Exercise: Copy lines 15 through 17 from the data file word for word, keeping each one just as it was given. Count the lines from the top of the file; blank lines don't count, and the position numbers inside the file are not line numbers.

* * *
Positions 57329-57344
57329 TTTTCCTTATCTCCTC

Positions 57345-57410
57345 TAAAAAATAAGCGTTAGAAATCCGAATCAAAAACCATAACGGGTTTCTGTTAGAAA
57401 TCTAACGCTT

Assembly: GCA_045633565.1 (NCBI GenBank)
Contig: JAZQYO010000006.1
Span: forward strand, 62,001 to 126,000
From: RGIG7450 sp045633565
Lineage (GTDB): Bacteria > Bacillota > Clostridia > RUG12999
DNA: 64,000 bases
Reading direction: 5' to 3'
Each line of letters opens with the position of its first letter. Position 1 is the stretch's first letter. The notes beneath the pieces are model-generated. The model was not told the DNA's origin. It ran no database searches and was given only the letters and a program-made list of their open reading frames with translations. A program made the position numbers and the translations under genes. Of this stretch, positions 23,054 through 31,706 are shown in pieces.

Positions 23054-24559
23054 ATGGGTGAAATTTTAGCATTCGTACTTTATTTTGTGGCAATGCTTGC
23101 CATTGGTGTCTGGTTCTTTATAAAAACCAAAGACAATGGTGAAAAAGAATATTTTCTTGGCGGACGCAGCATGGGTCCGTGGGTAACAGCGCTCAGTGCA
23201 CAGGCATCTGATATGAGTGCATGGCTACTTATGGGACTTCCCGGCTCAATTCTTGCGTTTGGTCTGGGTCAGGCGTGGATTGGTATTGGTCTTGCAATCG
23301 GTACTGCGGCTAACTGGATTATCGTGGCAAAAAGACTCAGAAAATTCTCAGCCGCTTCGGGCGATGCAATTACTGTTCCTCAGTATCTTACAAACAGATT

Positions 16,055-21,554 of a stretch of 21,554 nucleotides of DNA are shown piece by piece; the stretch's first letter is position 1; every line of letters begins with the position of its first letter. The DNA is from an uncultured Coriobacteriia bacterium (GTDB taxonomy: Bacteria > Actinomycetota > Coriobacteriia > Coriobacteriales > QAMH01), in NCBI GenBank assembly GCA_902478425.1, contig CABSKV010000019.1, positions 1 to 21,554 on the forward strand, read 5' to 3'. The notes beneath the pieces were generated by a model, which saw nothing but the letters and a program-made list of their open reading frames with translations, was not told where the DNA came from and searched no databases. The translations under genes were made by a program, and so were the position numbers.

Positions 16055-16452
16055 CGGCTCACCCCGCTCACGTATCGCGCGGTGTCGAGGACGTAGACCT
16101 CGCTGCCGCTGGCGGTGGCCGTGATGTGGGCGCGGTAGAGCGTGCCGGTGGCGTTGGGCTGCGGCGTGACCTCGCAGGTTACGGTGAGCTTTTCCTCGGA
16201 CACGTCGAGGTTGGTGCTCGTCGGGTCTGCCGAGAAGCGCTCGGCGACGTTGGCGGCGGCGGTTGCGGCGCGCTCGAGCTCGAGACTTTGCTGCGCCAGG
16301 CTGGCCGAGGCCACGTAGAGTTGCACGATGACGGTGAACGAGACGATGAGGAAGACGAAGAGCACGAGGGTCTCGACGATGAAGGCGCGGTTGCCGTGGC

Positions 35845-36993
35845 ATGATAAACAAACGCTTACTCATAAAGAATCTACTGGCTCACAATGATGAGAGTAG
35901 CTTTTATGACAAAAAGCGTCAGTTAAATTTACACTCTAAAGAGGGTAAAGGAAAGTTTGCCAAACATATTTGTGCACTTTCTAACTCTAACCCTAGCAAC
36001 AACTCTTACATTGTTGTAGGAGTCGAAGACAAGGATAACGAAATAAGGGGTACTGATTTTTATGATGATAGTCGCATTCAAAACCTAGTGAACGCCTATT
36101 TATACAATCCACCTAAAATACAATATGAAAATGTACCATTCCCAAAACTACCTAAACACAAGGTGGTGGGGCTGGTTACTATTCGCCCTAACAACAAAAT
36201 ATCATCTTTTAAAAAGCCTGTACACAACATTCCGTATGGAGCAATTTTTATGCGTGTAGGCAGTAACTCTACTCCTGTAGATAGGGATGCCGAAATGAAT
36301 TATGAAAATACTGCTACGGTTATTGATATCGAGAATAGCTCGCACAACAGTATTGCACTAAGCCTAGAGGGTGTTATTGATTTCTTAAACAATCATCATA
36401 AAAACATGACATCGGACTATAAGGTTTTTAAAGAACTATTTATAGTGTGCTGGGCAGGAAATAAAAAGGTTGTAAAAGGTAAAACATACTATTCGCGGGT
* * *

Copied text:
23054 ATGGGTGAAATTTTAGCATTCGTACTTTATTTTGTGGCAATGCTTGC
23101 CATTGGTGTCTGGTTCTTTATAAAAACCAAAGACAATGGTGAAAAAGAATATTTTCTTGGCGGACGCAGCATGGGTCCGTGGGTAACAGCGCTCAGTGCA
23201 CAGGCATCTGATATGAGTGCATGGCTACTTATGGGACTTCCCGGCTCAATTCTTGCGTTTGGTCTGGGTCAGGCGTGGATTGGTATTGGTCTTGCAATCG